An Atlanta businessman has added some spice to Georgia-China relations by opening a Jamaican restaurant July 8 in one of China’s southeastern coastal provinces.

Glendon Thompson, managing director of Arcom Group Inc., which uses technology to help other companies to increase energy efficiency and environmental responsibility, owns the newly established Cho-Cho Jamaican Restaurant in Hangzhou, the capital of Zhejiang province.

After his first trip to China in July 2006, Mr. Thompson started a company there called Hangzhou Arcom Investment and Consulting Company, which “stands ready to provide a bridge and office presence to the small- and mid-sized companies in the Atlanta metro area,” he told GlobalAtlanta in an email interview from Hangzhou.

The Hangzhou arm of Arcom aims to reduce air and water pollution in China and provides a cultural bridge for American businesses that want to go into China “toe-first,” Mr. Thompson said.
His ideas for both the business and the restaurant stemmed from his love for the Chinese people and his desire to integrate two cultures that make up parts of his personal heritage.

Mr. Thompson is one-fourth Chinese. His Chinese grandfather migrated from China to British Hong Kong and then on to British Jamaica. Mr. Thompson wanted to raise the international profile of his island homeland, which he says is far from famous in China.

“I wanted to introduce Jamaica to China. Most of the mainland Chinese I spoke to only new Jamaica as where people who run fast originated,” Mr. Thompson said. “Chinese like to eat and socialize, so I chose food as the first vehicle to introduce Jamaica, and the music is introduced while they eat.”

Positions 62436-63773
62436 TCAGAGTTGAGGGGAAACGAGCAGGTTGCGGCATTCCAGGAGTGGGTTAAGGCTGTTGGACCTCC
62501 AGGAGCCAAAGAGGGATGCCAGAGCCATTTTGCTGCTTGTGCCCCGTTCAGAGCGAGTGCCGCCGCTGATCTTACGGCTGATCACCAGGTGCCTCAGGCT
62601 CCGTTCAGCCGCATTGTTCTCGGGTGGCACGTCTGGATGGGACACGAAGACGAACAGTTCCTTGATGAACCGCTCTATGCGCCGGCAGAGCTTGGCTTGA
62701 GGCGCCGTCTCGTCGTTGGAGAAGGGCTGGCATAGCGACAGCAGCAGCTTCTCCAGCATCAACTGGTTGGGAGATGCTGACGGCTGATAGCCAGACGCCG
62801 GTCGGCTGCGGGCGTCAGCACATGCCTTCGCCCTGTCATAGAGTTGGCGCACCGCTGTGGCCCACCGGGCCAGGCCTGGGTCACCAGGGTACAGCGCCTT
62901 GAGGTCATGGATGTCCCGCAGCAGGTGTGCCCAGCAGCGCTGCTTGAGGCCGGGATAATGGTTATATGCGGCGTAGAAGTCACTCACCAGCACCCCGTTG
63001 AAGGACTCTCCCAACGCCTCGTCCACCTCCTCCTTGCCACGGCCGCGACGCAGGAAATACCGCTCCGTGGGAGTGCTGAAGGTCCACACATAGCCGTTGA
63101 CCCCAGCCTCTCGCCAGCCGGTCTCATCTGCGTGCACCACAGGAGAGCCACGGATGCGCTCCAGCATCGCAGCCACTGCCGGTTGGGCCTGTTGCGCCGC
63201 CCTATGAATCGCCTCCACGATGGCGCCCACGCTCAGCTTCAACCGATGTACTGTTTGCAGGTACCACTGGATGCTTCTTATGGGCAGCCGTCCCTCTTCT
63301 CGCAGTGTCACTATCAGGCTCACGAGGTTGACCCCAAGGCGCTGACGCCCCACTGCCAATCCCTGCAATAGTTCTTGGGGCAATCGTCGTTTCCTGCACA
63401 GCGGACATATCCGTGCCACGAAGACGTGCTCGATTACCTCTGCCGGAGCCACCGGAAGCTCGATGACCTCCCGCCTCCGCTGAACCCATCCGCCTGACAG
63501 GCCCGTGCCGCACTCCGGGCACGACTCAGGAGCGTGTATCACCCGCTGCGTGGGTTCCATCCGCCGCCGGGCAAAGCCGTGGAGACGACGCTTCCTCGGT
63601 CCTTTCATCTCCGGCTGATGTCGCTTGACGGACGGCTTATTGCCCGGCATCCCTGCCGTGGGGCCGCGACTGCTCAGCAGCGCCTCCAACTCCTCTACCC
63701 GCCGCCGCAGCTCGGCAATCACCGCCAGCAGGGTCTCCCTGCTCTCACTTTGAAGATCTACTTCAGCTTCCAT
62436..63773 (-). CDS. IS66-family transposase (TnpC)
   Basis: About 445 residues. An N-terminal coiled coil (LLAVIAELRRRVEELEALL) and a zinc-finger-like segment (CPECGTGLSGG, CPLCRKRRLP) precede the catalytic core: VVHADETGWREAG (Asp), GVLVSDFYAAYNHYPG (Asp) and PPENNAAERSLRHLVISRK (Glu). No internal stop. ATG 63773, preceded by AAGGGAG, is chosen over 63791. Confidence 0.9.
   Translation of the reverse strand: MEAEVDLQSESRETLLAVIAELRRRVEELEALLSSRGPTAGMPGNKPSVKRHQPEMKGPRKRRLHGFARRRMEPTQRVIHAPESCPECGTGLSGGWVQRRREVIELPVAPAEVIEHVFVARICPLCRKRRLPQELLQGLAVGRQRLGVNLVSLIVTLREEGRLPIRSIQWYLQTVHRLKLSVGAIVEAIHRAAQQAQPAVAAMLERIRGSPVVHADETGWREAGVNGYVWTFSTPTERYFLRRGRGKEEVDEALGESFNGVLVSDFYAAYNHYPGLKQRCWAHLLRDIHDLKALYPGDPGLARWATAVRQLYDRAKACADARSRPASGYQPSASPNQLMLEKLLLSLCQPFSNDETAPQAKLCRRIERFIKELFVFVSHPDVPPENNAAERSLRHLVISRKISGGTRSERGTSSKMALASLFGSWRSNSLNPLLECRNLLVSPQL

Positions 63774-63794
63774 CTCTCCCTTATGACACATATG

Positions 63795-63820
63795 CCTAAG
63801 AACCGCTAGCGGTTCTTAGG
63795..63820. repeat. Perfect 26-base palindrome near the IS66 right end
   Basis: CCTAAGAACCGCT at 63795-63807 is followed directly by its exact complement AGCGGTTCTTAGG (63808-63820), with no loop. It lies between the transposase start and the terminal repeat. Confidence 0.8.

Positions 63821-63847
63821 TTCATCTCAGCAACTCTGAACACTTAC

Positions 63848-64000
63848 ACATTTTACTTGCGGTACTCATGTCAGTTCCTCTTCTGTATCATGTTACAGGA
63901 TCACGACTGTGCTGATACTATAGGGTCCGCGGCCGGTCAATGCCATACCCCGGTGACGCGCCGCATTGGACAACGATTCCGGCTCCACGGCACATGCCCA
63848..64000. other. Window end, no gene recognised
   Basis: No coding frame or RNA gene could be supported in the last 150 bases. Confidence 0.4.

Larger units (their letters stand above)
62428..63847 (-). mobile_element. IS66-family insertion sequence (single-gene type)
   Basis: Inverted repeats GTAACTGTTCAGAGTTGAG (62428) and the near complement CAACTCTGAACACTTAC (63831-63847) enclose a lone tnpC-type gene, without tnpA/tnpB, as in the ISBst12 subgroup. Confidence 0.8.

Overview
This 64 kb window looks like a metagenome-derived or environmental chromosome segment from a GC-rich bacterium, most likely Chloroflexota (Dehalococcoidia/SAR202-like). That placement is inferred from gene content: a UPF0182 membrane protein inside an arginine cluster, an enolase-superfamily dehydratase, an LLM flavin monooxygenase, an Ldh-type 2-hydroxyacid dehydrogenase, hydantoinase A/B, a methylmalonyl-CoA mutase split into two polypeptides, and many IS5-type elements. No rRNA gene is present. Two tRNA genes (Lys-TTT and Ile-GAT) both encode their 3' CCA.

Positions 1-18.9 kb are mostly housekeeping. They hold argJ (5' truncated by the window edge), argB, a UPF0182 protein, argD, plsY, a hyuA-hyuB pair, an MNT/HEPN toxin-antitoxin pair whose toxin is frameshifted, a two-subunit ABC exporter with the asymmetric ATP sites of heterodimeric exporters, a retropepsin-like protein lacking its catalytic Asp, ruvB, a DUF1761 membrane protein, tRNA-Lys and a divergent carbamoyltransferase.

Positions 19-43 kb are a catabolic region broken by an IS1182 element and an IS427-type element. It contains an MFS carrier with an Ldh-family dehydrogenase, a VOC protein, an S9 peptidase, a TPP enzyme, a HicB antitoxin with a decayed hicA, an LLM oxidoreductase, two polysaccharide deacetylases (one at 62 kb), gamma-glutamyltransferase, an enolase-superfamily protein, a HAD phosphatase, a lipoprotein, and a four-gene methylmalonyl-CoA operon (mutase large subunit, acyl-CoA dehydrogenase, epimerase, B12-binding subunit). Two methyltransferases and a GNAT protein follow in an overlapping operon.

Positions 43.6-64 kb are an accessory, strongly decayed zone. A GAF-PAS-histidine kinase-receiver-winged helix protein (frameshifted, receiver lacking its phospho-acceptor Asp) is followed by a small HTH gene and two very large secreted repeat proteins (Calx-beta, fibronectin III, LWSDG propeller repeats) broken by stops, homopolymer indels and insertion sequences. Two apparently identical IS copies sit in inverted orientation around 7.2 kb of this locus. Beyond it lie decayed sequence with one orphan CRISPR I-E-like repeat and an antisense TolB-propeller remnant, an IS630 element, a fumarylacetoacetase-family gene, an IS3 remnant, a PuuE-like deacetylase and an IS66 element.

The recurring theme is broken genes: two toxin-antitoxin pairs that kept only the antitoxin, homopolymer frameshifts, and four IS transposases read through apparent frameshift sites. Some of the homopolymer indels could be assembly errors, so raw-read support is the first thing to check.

He said that while the Chinese palate is “as sophisticated as China’s landscape” he made some minor changes in the stark Caribbean flavors, adapting the food to the Chinese consumers much like Chinese restaurants in the U.S. modify their dishes to make them more American.

Mr. Thompson has spent 11 weeks in China this year, and he plans to spend half the year there in 2008. His growing interest in the world’s most populous country is linked not only to his culinary pursuits, but also to his desire to build relationships between Georgia companies and the huge Chinese market.

As vice chairman of the U.S.-China Cultural and Educational Foundation, Mr. Thompson has co-organized the Sept. 6-9 Chengdu-Atlanta/Fulton/Georgia Panda Arts and Business Forum, a festival that will bring Atlanta businesspeople together with companies from Chengdu, the capital of Sichuan province.

“This will be an annual event to celebrate the link between Atlanta and Chengdu through my favorite animal, the giant panda,” Mr. Thompson said. “The impact has the potential of really propelling both cities into greater prosperity.”

The forum, co-sponsored by the World Trade Center Atlanta, will celebrate the birthday of Mei Lan, the baby born at Zoo Atlanta in 2006 to Lun Lun, one of two pandas on loan from Chengdu Research Base of Giant Panda Breeding.

Atlanta companies can sponsor the event by paying to have their information presented to Chinese companies that “have come halfway around the world just to meet (them) face to face,” according to an announcement on Arcom’s Web site.

The event will be culture- as well as business-oriented. The order of events includes musical presentations and a session on Chengdu tourism.

With the help of Song Yang of the U.S.-China foundation, Mr. Thompson has garnered support for the event on both sides of the world.

Story Contacts, Links and Related Stories
Arcom Group Inc. – Glendon Thompson

U.S.-China Cultural and Educational Foundation – Song Yang 678-999-8324